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'You didn't shoot people because you got mad' | Neighbors, community advocates calling for an end to youth violence in Charlotte

After a deadly weekend in the Charlotte area and across the country, anti-violence leaders want to see change from the community.

CHARLOTTE, N.C. — Gun violence is shattering families and communities across Charlotte, and community members are looking for ways to reduce the crimes in the area.

"When I was growing up you didn’t shoot people because you got mad. You just didn’t," said Brianna Martin, an east Charlotte resident. 

She said it starts with correcting bad behavior when kids are young.

"I teach my children better ways to resolve conflict," said Martin. "I have an 8-year-old son and sometimes he hits his 12-year-old-brother when he gets mad. I tell him right away that is not the way we deal with conflict. That is not the way you deal with resolution."

Community advocate Brandon Brown is taken aback by the rise in violence.

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"I’ve been in Charlotte since 1982, and I’ve never seen the violence occur like it’s occurring now," he said. I just left a vigil last night, and parents are hurt, the mother couldn’t even stay for the whole vigil because she couldn’t deal with the fact that she lost her son to nonsense."

The vigil was in memory of 21-year-old Donald Taylor. He was shot and killed on the night of Memorial Day in east Charlotte.

As of May 31, the Charlotte-Mecklenburg Police Department reports there have been 37 homicides so far this year. It's a number that will continue to climb.

Two more people were gunned down on Saturday in different shootings in the region. A 20-year-old died at the hospital after he was shot in northwest Charlotte. Over in west charlotte, gunfire erupted near Leake Street and West Boulevard around noon, killing one person.

Brown is urging people to find other ways to solve their problems, adding that time behind bars and a loss of life is not worth the bullets.

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You have to deal with consequences," he said. "You have to deal with a lot of stuff and the fact that you took someone’s life over nonsense, something that could have been settled tomorrow."

Brown is taking his efforts to the streets spreading awareness through marches and speaking to people directly impacted by the violence. He said it takes bringing the entire community coming together to make a difference.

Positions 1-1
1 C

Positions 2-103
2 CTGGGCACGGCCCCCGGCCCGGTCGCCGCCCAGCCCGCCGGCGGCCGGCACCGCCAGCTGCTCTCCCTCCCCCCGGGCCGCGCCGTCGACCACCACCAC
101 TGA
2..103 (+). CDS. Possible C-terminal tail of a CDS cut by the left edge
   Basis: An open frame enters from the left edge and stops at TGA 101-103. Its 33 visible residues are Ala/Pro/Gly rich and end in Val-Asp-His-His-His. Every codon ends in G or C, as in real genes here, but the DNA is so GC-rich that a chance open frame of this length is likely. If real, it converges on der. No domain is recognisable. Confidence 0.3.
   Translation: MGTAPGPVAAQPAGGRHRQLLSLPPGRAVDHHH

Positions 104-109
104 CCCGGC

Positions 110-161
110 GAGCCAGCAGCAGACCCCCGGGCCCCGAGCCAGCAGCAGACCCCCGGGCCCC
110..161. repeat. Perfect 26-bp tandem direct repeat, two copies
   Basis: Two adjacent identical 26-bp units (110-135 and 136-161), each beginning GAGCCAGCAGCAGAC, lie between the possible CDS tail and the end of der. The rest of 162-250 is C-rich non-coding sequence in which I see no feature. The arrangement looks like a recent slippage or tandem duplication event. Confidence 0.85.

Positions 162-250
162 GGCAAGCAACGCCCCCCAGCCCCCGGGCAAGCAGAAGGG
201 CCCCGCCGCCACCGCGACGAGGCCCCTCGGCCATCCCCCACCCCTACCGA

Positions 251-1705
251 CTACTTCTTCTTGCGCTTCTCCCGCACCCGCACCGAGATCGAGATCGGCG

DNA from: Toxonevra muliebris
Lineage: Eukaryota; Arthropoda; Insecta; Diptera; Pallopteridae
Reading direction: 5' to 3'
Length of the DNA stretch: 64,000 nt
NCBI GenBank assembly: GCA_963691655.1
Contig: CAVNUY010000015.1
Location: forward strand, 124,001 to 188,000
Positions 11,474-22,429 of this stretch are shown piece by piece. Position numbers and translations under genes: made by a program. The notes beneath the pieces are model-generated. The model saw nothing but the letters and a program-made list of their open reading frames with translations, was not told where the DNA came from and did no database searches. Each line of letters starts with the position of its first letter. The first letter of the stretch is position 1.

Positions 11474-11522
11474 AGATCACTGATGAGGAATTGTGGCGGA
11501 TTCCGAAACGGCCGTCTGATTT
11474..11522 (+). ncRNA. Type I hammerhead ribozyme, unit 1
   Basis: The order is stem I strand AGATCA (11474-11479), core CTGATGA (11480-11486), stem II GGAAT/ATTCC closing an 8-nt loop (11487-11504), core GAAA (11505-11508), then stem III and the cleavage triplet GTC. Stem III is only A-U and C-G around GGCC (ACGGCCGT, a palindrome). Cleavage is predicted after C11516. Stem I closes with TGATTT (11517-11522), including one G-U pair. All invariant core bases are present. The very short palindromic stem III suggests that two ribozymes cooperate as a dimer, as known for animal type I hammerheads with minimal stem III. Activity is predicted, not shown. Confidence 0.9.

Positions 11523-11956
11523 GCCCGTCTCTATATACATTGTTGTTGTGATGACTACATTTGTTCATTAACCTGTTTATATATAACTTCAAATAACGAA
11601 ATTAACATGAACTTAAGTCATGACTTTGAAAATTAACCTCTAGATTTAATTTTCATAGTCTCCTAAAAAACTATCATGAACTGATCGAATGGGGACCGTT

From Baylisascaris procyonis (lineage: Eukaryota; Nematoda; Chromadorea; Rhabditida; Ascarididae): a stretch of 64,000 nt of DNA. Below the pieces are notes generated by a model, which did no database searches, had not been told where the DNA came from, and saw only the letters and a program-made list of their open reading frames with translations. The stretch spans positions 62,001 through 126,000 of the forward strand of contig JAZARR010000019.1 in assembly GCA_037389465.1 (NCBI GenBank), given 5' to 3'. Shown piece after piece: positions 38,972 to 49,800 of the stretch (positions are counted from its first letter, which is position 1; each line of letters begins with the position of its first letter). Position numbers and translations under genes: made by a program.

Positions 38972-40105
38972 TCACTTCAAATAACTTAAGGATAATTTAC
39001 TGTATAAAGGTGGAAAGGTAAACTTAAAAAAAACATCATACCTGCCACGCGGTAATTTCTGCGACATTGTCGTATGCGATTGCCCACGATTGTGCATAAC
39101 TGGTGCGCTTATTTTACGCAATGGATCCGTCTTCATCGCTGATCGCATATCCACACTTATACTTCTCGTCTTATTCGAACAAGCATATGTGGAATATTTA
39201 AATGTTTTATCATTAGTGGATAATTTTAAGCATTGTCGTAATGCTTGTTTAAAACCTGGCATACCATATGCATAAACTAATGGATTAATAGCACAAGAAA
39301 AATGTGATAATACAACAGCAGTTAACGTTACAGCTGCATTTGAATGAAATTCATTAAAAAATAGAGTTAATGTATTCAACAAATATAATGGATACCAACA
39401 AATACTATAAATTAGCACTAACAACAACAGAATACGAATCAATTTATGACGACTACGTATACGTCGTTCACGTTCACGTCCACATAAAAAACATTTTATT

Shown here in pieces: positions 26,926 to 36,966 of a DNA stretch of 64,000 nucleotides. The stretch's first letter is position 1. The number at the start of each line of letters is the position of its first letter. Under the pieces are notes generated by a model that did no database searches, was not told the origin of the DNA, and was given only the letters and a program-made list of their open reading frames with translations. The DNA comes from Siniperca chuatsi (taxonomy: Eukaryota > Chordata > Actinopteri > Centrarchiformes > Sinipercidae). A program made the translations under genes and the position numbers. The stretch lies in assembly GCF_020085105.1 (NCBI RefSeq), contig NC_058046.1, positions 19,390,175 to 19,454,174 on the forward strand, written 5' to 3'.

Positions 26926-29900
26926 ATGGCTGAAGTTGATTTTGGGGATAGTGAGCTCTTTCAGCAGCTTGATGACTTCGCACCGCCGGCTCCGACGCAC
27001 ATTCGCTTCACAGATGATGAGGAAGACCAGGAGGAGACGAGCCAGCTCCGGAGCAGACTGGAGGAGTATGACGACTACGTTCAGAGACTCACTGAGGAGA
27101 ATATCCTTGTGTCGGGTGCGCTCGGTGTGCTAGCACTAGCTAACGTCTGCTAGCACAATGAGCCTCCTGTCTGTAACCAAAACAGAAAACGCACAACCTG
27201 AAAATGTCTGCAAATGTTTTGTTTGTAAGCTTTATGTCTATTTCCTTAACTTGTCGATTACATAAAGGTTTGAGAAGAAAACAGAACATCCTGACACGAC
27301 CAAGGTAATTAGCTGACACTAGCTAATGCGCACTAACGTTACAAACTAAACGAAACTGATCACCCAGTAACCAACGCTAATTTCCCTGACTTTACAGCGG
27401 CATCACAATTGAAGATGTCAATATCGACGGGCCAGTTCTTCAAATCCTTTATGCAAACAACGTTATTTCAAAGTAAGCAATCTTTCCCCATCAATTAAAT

"We go to these convenience stores and they are hanging out, and we go to these hoods and they are hanging out," he said. "Go out and socialize and let them know that we care. In other words, we have to go to them."

Martin wants to see more programs and resources for the youth.

"There should be opportunities to have community centers in every neighborhood," she said. "There should be summer programs that don't cost $500 a week for four hours a day, because parents can't afford that."

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She is calling on city leaders to step in, especially in high-risk neighborhoods.

“That is literally what we voted and elected politicians to do," Martin said, "to go into their communities that they are supposed to be serving and say 'how can we better serve the people that have elected us.'”

Meanwhile, nonprofit Heal Charlotte is partnering with CMPD, Moms Demand Action, and other community leaders to host an anti-violence day summit on June 25. The event will have panel discussions to speak about the issues plaguing communities and provide solutions for change. It will also have activities for families, entertainment, music, and food.

Contact Jesse Pierre at jpierrepet@wcnc.com or follow her on FacebookTwitter and Instagram.

WCNC Charlotte is committed to reporting on the issues facing the communities we serve. We tell the stories of people working to solve persistent social problems. We examine how problems can be solved or addressed to improve the quality of life and make a positive difference. WCNC Charlotte is seeking solutions for you. Send your tips or questions to newstips@wcnc.com.

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